1
1
=
−1 −
1−z
1 − e−T z −1
1/− e

=

−T

(1 − z
−1

=

z

−1

−1/+ z

−1

−1

)(1 − e−T z
) (1 − e−T )z −1
−1

−T

−1

(1 − z )(1 − e z )
Example: 02 Obtain the z-transform of
k −1
k = 0,1,2,3.......
a
f (a) =
K≤0

0

Z[f(a)] =

∑ f (a).z −k
k =0

1
−1 = X (k)
1 − az
k-1
-1
Then, z[x(k-1)] = z[a ] = z .X(z)
1
Here, z[x(k)] = z[ak] =

k-1

Therefore, z[a
k-1

Z[a

-1

−1

] = z 1 − az

z −1
−1
] = 1 − az

Example:03 obtained the z-trasform
[i] e

-at

sinωt

-at

[ii] e

cosωt
Date:2065/5/3

-at

[i] e sinωt
We know that

Z

−1

−1

sin T
X (z)
−1
cos wT + z =

Z[sinwt] = 1 − 2z
We know that,
-at
akT
Z[e x(kT)] = X[ze ]

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e

-at

−aT

Therefore , z[e sinwT] = 1 − 2e

−aT

z

−1

z

−1

sin wt

cos wt + e

−2aT

z

−2

Example 04: Consider the function y(k) , which is sum of functions x(h) where, h = 0, 1, 2
…….k , Such that
k

y(k) = ∑x(h), k = 0,1,2.....
h=0

Where y(k) = 0 for k < 0 . Obtained the z-transform of y(k).
Solution: Given,
k

y(k) = ∑x(h)
h=0

or, y(k) = x(0) + x(1) + x(2) + x(3)+………….+ x(k)---------(i)
similarly,
y(k-1) = x(0)+ x(2)+ x(3)+ ……….+x(k-1) -------------(ii)
Now from (i) and (ii)
gives. y(k) – y(k-1) = x(k)
Now taking z-transform on both sides,
Z[y(k) – y(k-1)] = z[x(k)]
-1
Y(z) – z Y(z) = X(z)
-1
Y(z) [1-z ] = X(z)
-1

Therefore, Y(z) = X(z)/ ( 1-z ) Ans.
-at
Example 05: Obtained the z-transform of t.e .
Given,
-at
x(t) = t e
-at
x(kT) = kT e
-1
-1 2
We know z –transform of t is given by, z[t] = Tz /(1-z )
Using complex translational theorem,
-at
-at -1
-at -1 2
Z[e .t] = Te .z /(1-e z )
Example 06: Determine the initial value x(0) if,
-T
-1
-T -1
X(z) = (1-e )/(1-z )(1-e z )
Solution:
-T
-1
-T -1
Given, X(z) = (1-e )/(1-z )(1-e z )
We know initial value theorem is given by ,
lim
→∞X (z)
X(0) = z
−T −1
(1 − e )z
lim
= z→∞
= 0 Ans.

(1 − z

−1

−T −1

)(1 − e z

)

1

Example 07: Determine the final value x(∞) of X(z) =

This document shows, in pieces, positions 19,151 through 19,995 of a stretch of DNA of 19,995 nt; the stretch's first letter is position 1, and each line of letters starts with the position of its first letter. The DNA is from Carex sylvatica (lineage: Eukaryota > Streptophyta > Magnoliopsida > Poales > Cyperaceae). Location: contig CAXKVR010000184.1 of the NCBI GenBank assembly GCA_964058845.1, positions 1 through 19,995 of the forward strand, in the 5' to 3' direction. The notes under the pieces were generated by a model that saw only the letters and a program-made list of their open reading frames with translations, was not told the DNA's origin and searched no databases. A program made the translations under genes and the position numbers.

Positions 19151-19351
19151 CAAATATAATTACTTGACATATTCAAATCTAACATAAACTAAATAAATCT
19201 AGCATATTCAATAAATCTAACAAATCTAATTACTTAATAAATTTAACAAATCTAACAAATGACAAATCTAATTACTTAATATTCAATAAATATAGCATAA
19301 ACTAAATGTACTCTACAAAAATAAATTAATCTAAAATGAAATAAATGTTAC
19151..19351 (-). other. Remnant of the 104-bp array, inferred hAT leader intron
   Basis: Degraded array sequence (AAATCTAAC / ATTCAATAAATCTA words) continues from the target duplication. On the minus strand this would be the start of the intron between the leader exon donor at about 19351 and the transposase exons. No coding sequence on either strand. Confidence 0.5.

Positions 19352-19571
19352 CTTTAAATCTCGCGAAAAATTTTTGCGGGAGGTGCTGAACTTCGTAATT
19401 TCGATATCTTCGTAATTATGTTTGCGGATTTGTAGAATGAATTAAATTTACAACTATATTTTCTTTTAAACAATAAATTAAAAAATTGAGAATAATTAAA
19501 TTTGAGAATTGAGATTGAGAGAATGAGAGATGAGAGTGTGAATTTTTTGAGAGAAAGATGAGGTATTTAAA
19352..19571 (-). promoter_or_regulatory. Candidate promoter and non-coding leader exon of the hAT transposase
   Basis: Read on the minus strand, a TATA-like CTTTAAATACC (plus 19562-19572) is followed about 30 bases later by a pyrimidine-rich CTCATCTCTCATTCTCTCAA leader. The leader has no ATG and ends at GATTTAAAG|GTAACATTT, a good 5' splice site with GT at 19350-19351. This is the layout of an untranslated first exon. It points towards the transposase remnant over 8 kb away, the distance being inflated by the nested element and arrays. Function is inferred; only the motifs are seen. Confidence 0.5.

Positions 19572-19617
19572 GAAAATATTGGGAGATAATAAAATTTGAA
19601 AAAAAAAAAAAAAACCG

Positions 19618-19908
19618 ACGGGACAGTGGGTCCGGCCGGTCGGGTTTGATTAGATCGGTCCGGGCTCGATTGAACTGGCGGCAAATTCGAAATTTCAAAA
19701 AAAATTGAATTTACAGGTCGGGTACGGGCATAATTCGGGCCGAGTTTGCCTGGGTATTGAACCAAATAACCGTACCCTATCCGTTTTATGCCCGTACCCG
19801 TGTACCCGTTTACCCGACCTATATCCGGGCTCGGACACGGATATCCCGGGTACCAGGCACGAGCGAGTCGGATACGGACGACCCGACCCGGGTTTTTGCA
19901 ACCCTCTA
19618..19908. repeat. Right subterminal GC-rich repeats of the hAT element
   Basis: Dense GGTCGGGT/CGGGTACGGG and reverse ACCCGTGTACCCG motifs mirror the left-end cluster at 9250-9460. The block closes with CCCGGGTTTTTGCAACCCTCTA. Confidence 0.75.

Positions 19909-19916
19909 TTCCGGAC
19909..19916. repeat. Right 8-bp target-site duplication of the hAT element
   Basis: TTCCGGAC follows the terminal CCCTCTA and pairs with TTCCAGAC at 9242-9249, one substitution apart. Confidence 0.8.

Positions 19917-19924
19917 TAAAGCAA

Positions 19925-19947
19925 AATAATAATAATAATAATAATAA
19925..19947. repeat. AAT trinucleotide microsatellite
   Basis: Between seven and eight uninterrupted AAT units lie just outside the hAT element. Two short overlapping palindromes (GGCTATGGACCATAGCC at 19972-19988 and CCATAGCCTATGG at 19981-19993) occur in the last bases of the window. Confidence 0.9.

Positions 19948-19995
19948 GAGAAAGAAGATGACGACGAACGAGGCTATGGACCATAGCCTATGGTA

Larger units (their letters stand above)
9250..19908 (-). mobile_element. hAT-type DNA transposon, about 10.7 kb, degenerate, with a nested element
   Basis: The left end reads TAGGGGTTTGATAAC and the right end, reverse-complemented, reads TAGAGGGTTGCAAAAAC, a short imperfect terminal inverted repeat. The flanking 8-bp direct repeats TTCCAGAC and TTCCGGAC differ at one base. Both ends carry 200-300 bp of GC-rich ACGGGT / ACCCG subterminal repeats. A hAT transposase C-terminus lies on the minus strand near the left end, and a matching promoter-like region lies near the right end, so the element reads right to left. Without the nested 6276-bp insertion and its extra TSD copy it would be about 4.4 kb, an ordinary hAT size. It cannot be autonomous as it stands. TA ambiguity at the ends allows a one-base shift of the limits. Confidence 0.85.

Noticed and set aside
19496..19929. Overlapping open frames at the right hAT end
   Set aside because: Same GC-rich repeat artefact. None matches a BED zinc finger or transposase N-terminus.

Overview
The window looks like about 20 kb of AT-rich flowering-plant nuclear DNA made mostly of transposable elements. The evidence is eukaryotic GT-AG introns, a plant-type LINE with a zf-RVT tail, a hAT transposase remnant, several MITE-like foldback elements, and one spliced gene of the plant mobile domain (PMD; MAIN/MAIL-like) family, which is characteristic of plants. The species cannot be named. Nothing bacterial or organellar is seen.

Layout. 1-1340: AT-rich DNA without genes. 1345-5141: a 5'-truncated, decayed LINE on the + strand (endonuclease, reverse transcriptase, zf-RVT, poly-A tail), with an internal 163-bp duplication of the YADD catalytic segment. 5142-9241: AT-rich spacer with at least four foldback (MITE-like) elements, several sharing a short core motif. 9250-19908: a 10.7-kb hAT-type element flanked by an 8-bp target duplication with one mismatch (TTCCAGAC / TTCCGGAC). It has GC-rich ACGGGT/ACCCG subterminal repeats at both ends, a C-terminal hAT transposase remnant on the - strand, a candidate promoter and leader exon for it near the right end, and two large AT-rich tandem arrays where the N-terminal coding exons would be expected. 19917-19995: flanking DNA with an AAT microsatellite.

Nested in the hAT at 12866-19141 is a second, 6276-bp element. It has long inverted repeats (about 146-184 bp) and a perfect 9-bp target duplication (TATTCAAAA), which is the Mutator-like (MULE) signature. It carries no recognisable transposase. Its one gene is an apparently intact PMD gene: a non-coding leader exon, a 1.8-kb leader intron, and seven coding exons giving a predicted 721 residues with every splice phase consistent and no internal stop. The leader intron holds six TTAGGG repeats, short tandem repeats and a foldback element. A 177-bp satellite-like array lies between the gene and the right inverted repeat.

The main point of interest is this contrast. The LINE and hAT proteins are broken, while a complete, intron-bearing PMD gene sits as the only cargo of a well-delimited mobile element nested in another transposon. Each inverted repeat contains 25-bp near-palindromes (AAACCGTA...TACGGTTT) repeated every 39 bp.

1

1

− z −1 1 − e−aT z −1

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a>0

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Solution:
From final value theorem,
lim

x(∞) = z →1[(1
lim

=

−1

− z )X (z)]
1
−1

z →1 (1 − z

)

−aT

1−e

aT

1− e z

−1

−1

z

z −1

lim

= z →1 1

1−z
−1
1−z

lim

= z →1 1

1
−1

z−e

−aT

= 1-0
= 1 Ans.
The inverse z-transform:
(1) Direct division method:
Example 01: Find x(k) for k = 0, 1,3,4. When X(z) is given by ,
X(z) = (10z+5)/(z-1)(z-0.2)
Solution:
X(z) = (10z+5)/(z-1)(z-0.2)
2
= (10z+5)/(z - 1.2z+0.2)
-1
-2
-1
-2
= (10z + 5z )/(1-1.2z +0.2z )

10z
17z
17z

−1

+ 5z

−1

−12z

−2

− 2z

−2

− 20.4z

−3

+ 3.4z

−4

+18.4z

10z

−2

−3

+ 3.4z

−4

−2

+ 2z

−3

−3

18.4z

−3

− 22.08z
18.68z
18.68z

18.736z

−5

−4

+ 3.68z

−5

−4

− 3.68z

−5

−4

− 22.416z

− 3.7362z

−5

+ 3.7362z

−6

−6

Quotient of the x(z) gives the inverse z-transform is given by
X(0) = 0
X(1) = 10
X(2) = 17
X(3) = 18. 4
X(4) = 18.68
Example 02: Find x(k) when X(z) is given by X(z) =
-1

-1

1/(z+1) Example 03: Obtained x(k) for X(z) = z / (1- az )

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-1

-1

X(z) = z /(1-az )
1
-1
=z
−1
1 − az
-1
= z [X(z)]
-1
Where, Y(z) = 1/(1-az )
-1
The inverse z-transform of Y(z) is z [Y(z)] =
k
a So, the inverse z-transform of (z) = z
1
-1
k-1
[Y(z)] z [X(z)] = a = y(k-1)
k-1
Therefore, x(k) = y(k-1) = a
2. partial fraction method: We use the following formula for the function written in the
form
X (z) = a1 = a2 + ............ an
z−p
z−p
z−p
Z
1

ai = (z-pi)

(i)

2

n

X (z)
Z z = pi

Again if,
C1
C2
X (z)
Then,
=
+
Z
(z − p ) (z − p )
2

1

2

C1 = (z-p1) X (z)
Z z = p1
And , C

d
2 X (z)
(z

z Z =P
dz
In general , if there are n- multiplication roots then,
1 d n−1
X (z)
n
Cn =
n−1 (z − p1 )
(n −1)! dz
z Z =P
2=

p1 )

1

n

−aT

1 − e .z
Example 01: Given X(z)
−aT
(z −1)(z − e ) Where ‘a’ is a constant and T is the sampling
=
period. Determine the inverse z-transform x(KT) by the use of partial fraction expansion
method.
Solution:
−aT
(1 − e )Z
−aT

X(z) = (z −1)(z − e )
X (z)
1 − e−aT
=
−aT
(z −1)(z − e )
Z
X (z)
A
B
=
+
Z
z −1 z − e−aT
−aT
1−e
X (z)
A = (z-1)
= (z −1)
−aT
Z z =1
(z −1)(z − e ) z =1
=

1−e

−aT

=1

1 − e−aT
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Threfore, A = 1.
−aT

X (z)
Similarly B =
=

−aT

−aT

z=e

Z
1−e

= (z − e

1−e
−aT
−aT
) (z −1)(z − e ) z = e

−aT

−1)

(e−aT
B = -1
X (z) = 1 − 1
Z
z −1
z − e−aT
z
z
X (z) =

z −1
z − e−aT
1
1
−1
X (z) = 1 − z −
−aT −1
-1 1 − e z

Therefore, z [X(z)] = 1-e-aT= 1k-e-akT
k

Therefore, x(t) = 1 – e

-akT

ans.
2

z +z+2
2
X (z) = (z −1)(z − z +1) by partial fractional